Gleaners pick up, deliver fresh produce to Fairfax shelters

Boxes of produce are piled up in a gleaner’s car.
Photo by Jim Finkel

About 20 years ago, John Baer decided to make an impact in his community. So he got fellow members of Congregation Olam Tikvah in Fairfax to volunteer weekly to bring fresh produce to local shelters.

The group calls itself Gleaners, a biblical reference — think Ruth gathering leftover corn in the fields for her mother-in-law Naomi — according to congregant Marc Berman.

“The farmers would farm their land and leave some amount of food for people that were poor to come and pick up the scraps, and that term is called gleaning, so [the group name] is sort of a play on that.”

Berman and his wife organize the group’s Sunday visits to the West End Farmers Market in Alexandria.

Typically, families meet there around 12:30 p.m., and wait for farmers to point out which vegetables gleaners can gather.

“They’re trying to make money, and so we’d like to see them succeed as much as possible,” Berman said. “So we hang back until they say they’re ready.”

Gleaner Barbara Finkel enjoys talking to farmers and asking for tips on cooking with unfamiliar produce like Swiss chard and bok choy. “I’ve learned an awful lot about vegetables that I never knew,” she said.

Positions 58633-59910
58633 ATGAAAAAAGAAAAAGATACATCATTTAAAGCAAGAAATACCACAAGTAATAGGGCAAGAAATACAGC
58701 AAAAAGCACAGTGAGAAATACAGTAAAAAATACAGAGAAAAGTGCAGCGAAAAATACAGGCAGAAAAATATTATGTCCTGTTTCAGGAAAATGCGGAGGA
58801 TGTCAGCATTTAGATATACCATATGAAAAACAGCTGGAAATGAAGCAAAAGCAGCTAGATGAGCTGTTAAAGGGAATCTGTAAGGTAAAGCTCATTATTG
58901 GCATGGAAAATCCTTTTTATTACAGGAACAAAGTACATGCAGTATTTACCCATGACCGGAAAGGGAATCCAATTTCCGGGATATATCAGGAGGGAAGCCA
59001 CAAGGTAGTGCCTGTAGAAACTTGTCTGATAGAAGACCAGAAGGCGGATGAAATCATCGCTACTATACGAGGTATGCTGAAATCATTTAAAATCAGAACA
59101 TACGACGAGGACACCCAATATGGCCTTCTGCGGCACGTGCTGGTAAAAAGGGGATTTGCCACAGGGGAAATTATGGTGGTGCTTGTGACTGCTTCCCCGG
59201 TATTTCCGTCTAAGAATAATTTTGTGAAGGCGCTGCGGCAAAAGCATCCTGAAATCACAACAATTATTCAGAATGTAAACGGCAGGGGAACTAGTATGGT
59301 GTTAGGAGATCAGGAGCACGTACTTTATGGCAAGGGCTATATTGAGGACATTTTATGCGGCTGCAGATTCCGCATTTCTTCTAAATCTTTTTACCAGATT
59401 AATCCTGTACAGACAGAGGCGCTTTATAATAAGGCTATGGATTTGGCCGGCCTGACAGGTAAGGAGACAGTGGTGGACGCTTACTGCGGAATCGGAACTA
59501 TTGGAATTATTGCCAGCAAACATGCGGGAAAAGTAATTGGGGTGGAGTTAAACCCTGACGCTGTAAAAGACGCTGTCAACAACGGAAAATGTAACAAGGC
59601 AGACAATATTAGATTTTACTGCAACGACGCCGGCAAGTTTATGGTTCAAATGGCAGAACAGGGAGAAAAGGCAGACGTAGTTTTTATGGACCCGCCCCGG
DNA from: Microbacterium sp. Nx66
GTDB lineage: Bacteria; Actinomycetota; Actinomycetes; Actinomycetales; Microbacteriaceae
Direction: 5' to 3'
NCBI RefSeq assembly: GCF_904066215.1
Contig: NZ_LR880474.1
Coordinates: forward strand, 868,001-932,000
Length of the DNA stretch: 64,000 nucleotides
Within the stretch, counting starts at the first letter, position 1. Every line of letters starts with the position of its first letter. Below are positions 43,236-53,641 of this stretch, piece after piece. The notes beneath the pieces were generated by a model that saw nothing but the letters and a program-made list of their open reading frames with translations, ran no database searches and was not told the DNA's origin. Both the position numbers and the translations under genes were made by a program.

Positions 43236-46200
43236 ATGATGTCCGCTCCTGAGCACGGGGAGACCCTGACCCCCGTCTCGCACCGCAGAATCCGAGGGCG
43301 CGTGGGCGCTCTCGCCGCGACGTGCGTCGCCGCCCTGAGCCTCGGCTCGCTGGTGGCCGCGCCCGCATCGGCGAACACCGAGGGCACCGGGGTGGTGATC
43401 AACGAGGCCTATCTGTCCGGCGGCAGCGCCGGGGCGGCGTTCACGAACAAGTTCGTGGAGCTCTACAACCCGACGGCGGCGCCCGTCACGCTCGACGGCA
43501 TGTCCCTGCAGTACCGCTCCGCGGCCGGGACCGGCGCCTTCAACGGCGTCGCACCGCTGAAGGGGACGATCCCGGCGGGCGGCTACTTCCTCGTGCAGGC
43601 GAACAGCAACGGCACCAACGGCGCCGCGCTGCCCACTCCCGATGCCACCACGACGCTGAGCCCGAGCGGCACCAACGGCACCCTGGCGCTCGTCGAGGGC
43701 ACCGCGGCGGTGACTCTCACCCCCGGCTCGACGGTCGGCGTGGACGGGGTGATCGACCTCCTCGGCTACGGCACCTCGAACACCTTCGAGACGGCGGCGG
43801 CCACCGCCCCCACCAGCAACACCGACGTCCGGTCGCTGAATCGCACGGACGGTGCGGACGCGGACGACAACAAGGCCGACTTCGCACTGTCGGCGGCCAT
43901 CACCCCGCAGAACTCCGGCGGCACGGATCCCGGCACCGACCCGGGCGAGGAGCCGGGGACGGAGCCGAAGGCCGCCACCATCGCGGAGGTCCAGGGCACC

The Gleaners often share this farmers market with Bread for the City, with whom they have a friendly relationship. Individual farmers receive tax write-offs for donating the food, so volunteer families also hand out receipts.

“To some extent it’s a symbiotic relationship, because [the farmers] don’t have to haul all of this food that they can’t sell around. Obviously the people who we’re supporting get the benefit of fresh vegetables,” said Berman.

The crop varies each week, but volunteers often glean up to 300 pounds of fresh produce. “Most of the time, I can’t see out of my car when I’m driving,” Berman said.

Up to 15 families are volunteers this year, and three or four families glean each Sunday from May to October.

Berman enjoys chatting with other families, the farmers and the produce workers at Wegmans, who hold boxes for him when he comes by Sunday mornings. “The best thing is really the camaraderie that we’ve built up over the years between us, the other gleaners, and the farmers,” he said.

Finkel said Olam Tikvah has several efforts to feed the hungry in Fairfax, such as banding with a nearby church and mosque around Christmas.

“When you tell people there are hungry people just two miles away from where we live, they can’t believe it,” Finkel said, “but unfortunately it’s true.”

As for gleaning? Finkel points out it’s not as labor intensive as one might think, and it’s an important task.

“It doesn’t cost anyone any money, it’s just two hours on a Sunday, and you can make a difference to people.”

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